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Peri

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I use Freud blades as well. Generally thin-kerf, as my tablesaw is only an 8" 1200w (I think), and they seem to cut much better than standard blades. A 16 tooth blade will rip pretty easily through most stuff
 

Peter Sefton

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Too many teeth as others have said, also these look to be around 5 degrees positive, ripping blades can be 15 degrees to be more aggressive and usually have more clearance on the kerf to blade plate thickness. All these factors will help.

Cheers Peter
 

Lons

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Hi Artie
My SIP 01332 saw is probably similar is spec to yours 250 blade, 2.2kw motor and it's a good 15 years old at least, I'd need to look up the invoice to check that. I use Freud blades but also have a CMT and my saw eats softwood as if it doesn't exist unless I'm stupid enough to saw wet wood then it's a bit slower, 50 mm+ hardwood as well.
I would never use a blade with more than 24t for ripping and I'm too lazy to change blades unless it's important to get a really good finish so I doubt the current blade is even that sharp now.

Have a look on the internet for information on blades, plenty out there but here's a starter. CHOOSING THE RIGHT TABLE SAW BLADES Your saw certainly shouldn't struggle all being equal.
As an aside I fitted a sub fence to mine to ensure clearance immediately after the cut.
 

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artie

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Hi Artie
My SIP 01332 saw is probably similar is spec to yours 250 blade, 2.2kw motor and it's a good 15 years old at least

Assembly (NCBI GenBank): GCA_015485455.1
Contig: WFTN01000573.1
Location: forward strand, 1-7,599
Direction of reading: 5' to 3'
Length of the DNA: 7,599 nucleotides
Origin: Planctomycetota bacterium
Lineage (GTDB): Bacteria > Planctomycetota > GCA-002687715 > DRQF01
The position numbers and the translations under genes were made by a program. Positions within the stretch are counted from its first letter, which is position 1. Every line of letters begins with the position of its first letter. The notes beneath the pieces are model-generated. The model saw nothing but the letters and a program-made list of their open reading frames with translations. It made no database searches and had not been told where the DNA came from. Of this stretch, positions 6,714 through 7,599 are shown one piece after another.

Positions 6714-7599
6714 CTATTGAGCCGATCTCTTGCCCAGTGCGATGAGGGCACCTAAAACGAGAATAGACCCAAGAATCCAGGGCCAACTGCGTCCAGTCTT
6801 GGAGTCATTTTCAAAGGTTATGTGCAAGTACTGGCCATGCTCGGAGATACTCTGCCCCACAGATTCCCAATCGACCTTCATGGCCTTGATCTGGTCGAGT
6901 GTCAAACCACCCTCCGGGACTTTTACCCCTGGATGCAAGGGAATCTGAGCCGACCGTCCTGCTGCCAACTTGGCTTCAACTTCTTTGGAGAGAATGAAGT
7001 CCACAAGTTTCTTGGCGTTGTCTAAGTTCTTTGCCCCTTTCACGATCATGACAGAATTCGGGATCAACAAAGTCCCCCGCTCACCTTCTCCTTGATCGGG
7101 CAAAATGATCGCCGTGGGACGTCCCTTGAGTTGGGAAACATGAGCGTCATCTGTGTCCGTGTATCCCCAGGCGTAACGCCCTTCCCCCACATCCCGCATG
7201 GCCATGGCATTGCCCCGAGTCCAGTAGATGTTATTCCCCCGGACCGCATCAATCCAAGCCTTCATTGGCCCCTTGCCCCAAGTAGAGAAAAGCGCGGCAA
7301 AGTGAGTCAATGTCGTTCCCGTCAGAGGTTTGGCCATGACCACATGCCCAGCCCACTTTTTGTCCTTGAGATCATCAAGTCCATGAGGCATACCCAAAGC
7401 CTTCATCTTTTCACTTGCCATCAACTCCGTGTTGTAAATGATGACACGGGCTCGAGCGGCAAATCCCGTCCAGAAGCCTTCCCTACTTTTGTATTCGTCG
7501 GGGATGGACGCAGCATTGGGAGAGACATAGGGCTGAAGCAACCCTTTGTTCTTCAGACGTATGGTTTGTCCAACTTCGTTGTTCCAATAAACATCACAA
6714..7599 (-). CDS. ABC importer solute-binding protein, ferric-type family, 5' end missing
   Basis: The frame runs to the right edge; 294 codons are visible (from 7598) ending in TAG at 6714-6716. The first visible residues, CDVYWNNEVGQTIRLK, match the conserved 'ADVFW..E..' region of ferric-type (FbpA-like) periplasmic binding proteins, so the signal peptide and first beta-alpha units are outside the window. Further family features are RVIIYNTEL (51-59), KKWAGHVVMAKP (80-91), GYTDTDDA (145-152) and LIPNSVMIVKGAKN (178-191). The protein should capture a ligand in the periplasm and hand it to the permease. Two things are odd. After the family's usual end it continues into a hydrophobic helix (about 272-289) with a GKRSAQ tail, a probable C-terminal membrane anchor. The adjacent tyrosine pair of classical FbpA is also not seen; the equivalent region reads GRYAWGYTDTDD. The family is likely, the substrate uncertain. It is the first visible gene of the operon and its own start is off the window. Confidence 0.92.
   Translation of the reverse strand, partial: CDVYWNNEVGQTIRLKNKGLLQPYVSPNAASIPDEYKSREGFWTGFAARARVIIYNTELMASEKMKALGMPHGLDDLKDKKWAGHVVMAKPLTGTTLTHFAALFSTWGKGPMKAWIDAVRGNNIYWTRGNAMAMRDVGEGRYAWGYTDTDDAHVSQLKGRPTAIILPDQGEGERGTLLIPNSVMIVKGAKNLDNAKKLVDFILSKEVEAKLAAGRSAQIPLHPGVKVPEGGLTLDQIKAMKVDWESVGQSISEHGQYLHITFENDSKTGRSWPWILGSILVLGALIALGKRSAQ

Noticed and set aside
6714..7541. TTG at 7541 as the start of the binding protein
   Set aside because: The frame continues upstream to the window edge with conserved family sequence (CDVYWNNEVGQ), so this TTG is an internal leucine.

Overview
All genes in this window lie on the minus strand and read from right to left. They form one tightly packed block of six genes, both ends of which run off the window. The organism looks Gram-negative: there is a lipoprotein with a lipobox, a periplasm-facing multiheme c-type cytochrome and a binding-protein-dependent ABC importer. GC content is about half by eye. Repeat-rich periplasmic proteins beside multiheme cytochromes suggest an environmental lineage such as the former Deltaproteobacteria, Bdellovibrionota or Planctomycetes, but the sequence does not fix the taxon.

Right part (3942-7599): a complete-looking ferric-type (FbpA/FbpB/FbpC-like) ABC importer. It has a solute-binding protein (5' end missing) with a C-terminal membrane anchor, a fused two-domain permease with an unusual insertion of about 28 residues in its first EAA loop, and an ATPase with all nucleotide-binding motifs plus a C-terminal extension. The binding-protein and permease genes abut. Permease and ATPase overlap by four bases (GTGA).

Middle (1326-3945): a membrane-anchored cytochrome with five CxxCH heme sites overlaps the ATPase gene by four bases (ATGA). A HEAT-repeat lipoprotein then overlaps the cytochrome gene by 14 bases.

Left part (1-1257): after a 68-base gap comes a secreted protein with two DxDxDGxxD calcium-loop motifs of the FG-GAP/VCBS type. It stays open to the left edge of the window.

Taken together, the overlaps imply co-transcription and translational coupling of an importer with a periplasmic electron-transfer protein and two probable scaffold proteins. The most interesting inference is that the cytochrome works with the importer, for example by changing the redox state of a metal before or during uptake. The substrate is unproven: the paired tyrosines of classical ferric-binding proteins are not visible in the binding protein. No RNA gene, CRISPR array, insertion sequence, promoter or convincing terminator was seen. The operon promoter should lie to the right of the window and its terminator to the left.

Yip same spec, mines a little newer but that's irrelevant.


Have a look on the internet for information on blades, plenty out there but here's a starter. CHOOSING THE RIGHT TABLE SAW BLADES Your saw certainly shouldn't struggle all being equal.
That's a useful link.
According to it 40 t is ok for ripping maybe not ideal but I don't think would bog the saw down like that.
There's a 24t CMT due next week .
We shall see. :)
 

Spectric

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Hi

Try Sheffield industrial saws, good advice and helpful. I purchased a 315mm 48 tooth blade for the table saw and a 305mm 60 tooth with negative rake for the mitre saw. Cost was somewhere around the £150 mark. I am running a schepach saw with 3 HP motor on a 13 amp plug and it will slow if you try to feed too fast and cuts hardwoods easier, I think pine being softer tends to nip the blade.
 

Lons

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Artie, I don't know why I wrote SIP blades, I threw that away within days of buying the saw, I use Freud blades. Have edited the post.
 

Cirks

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Btw anyone care to comment on Saxton blades??
I can’t compare with others (eg Freud) as I haven5 used the others but I got a couple of Saxton blades (60 &100 tooth) when I bought my Evolution tablesaw and the blades have had no trouble ripping what I’ve thrown at them. Interestingly (and I know this probably isn’t best thing to do) the 100 tooth ripped 70mm softwood at 2.4 m lengths several times quite happily. The evolution equates to approx 2.4hp so the OP’s machine/blade sounds to be struggling more than my Evolution and 100 tooth and thicker wood
 

pe2dave

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Btw anyone care to comment on Saxton blades??

Seem good value on eBay.
My mitre saw needs a new blade 210mm thinking 40t

Cheers James